|Serie de libros (74)||
|Ciencias del deporte||41|
|Numero de paginas||210|
|Laminacion de la cubierta||Brillante|
|Lugar de publicacion||Göttingen|
|Lugar de la disertacion||Göttingen|
|Fecha de publicacion||10.07.2018|
|Clasificacion simple||Tesis doctoral|
|Palabras claves||Digitalization, Digital Technolgies, Mobility, Digital Innovation, Business Model|
The ongoing diffusion of digital technologies heralds a major change in the mobility domain as it helps to unearth significant opportunities for the reorganization of socio-technical arrangements that have existed for decades. In this light, both scholars and practitioners have begun to investigate the novel opportunities and challenges confronting the mobility
This cumulative thesis, composed of five individual studies, aspires to provide a comprehensive understanding of the transformational impacts of pervasive digital technologies on business models in the mobility sector. Employing a multi-level perspective, this thesis focuses on three main objectives:
(1) shedding light on the nature of digitalization and its impacts on business models in general terms, (2) exploring changes in incumbent mobility firms’ business models in response to the increased diffusion of digital technologies, and (3) examining the potentials of digital technologies to improve value creation and capture in disruptive mobility business models.
The findings underline that digitalization is not only concerned with technical aspects but is rather a socio-technical process of applying digital technologies to broader institutional and social contexts. Due to the diversity of technologies and actors involved, digitalization has evolved into an overarching phenomenon that is beyond the control of single actors and affects changes in firms’ business models through diverse mechanisms. In addition, this thesis describes how incumbent mobility firms adapt their business models in light of consumers’ changing preferences and how they source the knowledge necessary to develop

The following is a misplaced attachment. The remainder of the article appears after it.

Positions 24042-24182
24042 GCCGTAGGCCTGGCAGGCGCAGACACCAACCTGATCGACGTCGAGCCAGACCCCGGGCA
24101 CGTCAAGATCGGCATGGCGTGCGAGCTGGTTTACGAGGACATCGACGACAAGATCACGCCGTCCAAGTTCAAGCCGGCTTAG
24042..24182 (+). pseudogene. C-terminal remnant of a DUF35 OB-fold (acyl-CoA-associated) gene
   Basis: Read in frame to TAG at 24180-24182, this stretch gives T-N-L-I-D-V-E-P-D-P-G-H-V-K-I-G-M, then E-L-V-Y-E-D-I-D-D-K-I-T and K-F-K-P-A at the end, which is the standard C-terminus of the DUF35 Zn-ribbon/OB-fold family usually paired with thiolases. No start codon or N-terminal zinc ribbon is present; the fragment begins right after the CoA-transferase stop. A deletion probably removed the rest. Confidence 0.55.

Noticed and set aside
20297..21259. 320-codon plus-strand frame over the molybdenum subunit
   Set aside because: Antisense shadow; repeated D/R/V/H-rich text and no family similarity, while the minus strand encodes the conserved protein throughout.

innovations that build upon hybrid combinations of physical and digital components.
Finally, the thesis elaborates on the capacity of digital technologies to facilitate the rise of disruptive mobility business models by improving their attractiveness for both consumers and providers.
The crucial success factor is compatibility with the surrounding digital eco-systems, thus rendering it imperative to co-create and co-capture value with diverse actors, including partners, competitors, and customers. From the findings, this thesis derives valuable implications for both research and practice.